As China's economic development and influence continue to expand, accusations of espionage seem to be the new way to contain the rise of the world's second-largest economy.
Days after two Lithuanian intelligence agencies condemned China for an "increasingly aggressive" spying campaign, which they claimed included "attempts to recruit Lithuanian citizens" on February 5, the German newspaper Die Welt reported on February 9 that "about 250 Chinese spies have been planted in and around Brussels' EU quarter," citing officials at the European External Action Service (EEAS).
The Chinese diplomatic mission to the EU issued a statement on Sunday in response to the false report, slamming it as "absurd and ridiculous" and urging the concerned parties to treat China-EU relations fairly.
The EU's claims are the latest in a wave of espionage allegations hurled against China. On January 8, police in Poland arrested Huawei's sales manager Wang Weijing on suspicion of spying.
Although security services said the arrest was not linked to Huawei, US intelligence agencies have been warning America's allies of the company's alleged links to the Chinese government. Several other countries, under pressure from the US, have banned Huawei's 5G equipment.
Some analysts believe that such allegations have recently emerged in Europe as a result of the deterioration of Sino-American relations. It comes at a time when Huawei has become the target of many foreign countries to contain China's 5G development, and amid worries in some European countries over the security of the United States and their alliance.
Cui Hongjian, director of the Department of European Studies at the China Institute of International Studies told the Lianhe Zaobao newspaper that since last year, the United States has been exerting pressure on European countries over the construction of 5G networks and their response to China's influence, forcing them to stand up and express their views. However, European countries have yet to put forward specific evidence regarding alleged spying charges.
His views were echoed by Wang Yiwei, a Jean Monnet Chair professor at Renmin University of China, who further pointed out that the concern of European countries about Chinese spies and their national security reflects their concern about the security of the US and their alliance system, noting that the European technology or institutional advantage is seriously challenged by China's rise.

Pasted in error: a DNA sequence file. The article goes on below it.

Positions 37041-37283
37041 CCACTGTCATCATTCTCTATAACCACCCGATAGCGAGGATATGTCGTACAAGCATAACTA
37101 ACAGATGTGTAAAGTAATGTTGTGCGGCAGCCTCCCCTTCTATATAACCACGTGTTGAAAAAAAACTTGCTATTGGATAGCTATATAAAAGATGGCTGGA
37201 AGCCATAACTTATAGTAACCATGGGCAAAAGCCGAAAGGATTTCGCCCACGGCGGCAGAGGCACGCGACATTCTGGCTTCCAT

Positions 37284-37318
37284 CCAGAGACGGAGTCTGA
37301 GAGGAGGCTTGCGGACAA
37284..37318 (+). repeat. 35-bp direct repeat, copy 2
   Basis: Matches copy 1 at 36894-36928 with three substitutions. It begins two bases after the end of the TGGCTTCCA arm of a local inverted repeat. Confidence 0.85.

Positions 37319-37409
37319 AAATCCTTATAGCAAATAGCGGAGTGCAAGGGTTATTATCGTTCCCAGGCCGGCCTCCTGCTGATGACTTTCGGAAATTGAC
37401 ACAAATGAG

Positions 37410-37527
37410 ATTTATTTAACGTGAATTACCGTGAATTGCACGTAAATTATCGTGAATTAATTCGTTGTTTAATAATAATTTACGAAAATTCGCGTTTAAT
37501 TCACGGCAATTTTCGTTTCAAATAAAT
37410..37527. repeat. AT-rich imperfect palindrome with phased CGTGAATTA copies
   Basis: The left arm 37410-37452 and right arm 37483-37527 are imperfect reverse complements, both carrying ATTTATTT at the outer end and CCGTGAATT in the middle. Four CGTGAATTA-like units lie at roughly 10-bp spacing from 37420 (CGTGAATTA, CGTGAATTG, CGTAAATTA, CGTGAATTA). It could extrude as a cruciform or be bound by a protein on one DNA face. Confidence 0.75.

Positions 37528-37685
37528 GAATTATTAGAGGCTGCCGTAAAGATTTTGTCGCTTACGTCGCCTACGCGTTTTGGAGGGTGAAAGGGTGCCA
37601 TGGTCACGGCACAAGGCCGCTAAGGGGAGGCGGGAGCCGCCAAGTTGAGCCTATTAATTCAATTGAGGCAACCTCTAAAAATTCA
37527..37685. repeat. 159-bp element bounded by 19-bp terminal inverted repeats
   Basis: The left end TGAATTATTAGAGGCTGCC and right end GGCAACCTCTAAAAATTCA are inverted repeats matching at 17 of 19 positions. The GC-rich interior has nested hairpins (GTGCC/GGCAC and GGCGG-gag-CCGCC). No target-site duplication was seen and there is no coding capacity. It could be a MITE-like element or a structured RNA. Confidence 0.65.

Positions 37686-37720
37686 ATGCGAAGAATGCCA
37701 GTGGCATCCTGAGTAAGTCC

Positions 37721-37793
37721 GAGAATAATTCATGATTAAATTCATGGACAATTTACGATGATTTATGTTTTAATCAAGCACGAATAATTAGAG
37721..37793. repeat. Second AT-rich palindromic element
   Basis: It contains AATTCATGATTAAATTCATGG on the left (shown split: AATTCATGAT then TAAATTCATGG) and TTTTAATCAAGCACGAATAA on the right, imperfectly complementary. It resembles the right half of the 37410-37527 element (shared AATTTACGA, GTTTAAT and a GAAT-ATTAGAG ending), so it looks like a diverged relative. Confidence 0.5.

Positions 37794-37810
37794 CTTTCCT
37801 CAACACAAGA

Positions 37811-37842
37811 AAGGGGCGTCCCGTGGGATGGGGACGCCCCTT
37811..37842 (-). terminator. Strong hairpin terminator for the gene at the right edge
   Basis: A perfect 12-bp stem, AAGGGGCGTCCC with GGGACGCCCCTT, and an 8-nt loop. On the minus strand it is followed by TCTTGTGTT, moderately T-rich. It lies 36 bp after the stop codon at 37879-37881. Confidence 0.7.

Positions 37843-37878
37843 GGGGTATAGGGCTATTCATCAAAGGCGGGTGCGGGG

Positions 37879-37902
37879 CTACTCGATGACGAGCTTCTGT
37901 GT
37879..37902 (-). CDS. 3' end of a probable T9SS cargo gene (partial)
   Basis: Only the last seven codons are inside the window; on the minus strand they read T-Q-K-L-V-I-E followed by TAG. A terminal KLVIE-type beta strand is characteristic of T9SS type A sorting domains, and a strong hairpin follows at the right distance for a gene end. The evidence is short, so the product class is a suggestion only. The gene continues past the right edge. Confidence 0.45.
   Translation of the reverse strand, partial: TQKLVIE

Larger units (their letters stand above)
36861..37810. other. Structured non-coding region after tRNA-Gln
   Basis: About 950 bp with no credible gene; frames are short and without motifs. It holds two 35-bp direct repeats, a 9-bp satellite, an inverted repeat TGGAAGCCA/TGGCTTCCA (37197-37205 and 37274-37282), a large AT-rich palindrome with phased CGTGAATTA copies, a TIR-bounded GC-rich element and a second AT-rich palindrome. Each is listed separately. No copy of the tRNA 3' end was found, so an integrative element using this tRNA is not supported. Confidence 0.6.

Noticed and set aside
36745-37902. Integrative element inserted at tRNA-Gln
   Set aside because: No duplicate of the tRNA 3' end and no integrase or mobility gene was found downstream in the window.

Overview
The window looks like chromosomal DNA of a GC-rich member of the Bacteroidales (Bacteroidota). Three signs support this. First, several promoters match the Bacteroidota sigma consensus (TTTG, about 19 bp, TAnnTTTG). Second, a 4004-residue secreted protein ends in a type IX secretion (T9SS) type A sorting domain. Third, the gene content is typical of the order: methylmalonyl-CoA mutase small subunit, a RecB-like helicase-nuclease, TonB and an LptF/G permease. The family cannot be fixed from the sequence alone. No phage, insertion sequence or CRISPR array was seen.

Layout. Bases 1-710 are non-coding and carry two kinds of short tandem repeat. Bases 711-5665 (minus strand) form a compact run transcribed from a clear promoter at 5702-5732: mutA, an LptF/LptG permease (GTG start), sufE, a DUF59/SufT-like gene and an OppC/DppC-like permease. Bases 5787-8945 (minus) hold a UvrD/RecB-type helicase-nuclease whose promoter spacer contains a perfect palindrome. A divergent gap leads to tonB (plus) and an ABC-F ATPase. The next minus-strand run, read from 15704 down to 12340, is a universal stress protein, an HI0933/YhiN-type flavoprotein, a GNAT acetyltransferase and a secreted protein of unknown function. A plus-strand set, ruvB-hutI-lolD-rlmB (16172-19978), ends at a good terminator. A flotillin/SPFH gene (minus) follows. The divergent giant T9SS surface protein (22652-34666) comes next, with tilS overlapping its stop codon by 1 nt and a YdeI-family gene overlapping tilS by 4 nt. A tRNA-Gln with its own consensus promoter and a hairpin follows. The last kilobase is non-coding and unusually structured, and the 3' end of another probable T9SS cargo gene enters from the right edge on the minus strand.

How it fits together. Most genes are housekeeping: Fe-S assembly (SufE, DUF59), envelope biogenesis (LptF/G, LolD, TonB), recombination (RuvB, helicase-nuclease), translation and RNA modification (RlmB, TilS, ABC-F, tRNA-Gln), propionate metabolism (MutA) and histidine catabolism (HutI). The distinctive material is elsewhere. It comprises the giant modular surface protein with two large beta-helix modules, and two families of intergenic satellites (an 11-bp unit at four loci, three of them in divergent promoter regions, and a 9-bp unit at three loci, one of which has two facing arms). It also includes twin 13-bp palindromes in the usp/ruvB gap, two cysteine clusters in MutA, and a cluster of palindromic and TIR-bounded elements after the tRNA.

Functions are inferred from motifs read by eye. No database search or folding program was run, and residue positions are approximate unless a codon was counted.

The trilateral relations between China, the United States and Europe tend to be complicated, and the role of Europe is important to both China and the United States. The US has always used European countries as an important means of balancing China.
The US ambassador to the European Union recently publicly said that any country that allows the use of Chinese enterprise equipment will face the risk of US sanctions in retaliation.
This move however will surely be disastrous for the EU.
Heeding Washington's appeal and upsetting Beijing by concocting the "China threat theory" will not only see the EU isolated on the world stage, but also pose severe economic consequences.
According to data from the Chinese Ministry of Commerce, in the first three quarters of 2018, China and the EU's total import and export volume reached 506.7 billion US dollars. China is the EU's second largest trading partner and the largest source of imports. The EU has to keep that in mind before jumping on the bandwagon of anti-China rhetoric.
Moreover, although the United States sells its "China threat theory" everywhere, it has not always been welcomed.
US State Secretary Mike Pompeo's quest to scare Hungary away from dealing with Russia and China appears to have backfired, as Budapest said it is fed up with lectures about its foreign policy.
Hungarian Foreign Minister Peter Szijjarto retorted to Pompeo's lecture, saying "Cooperation with Russia or China does not harm us being reliable, or doesn't endanger us being a reliable ally to the United States and to NATO."
"The world is not going to be a better place if some countries spend their time intervening in the internal political affairs of other countries," Szijjarto added.
He insisted that Budapest can have transparent relations with Moscow and Beijing and the West, and said it was an "enormous hypocrisy" that Hungary is singled out for its ties with Beijing or Moscow.
On February 12, Hua Chunying, a spokesperson for the Chinese Ministry of Foreign Affairs, said in response to Pompeo's threat to Hungary that China believes China-Hungary relations will not be damaged by other countries.
The US concocts the "China threat theory" and threatens and provokes China's relations with other countries. Such behavior is neither fair nor moral.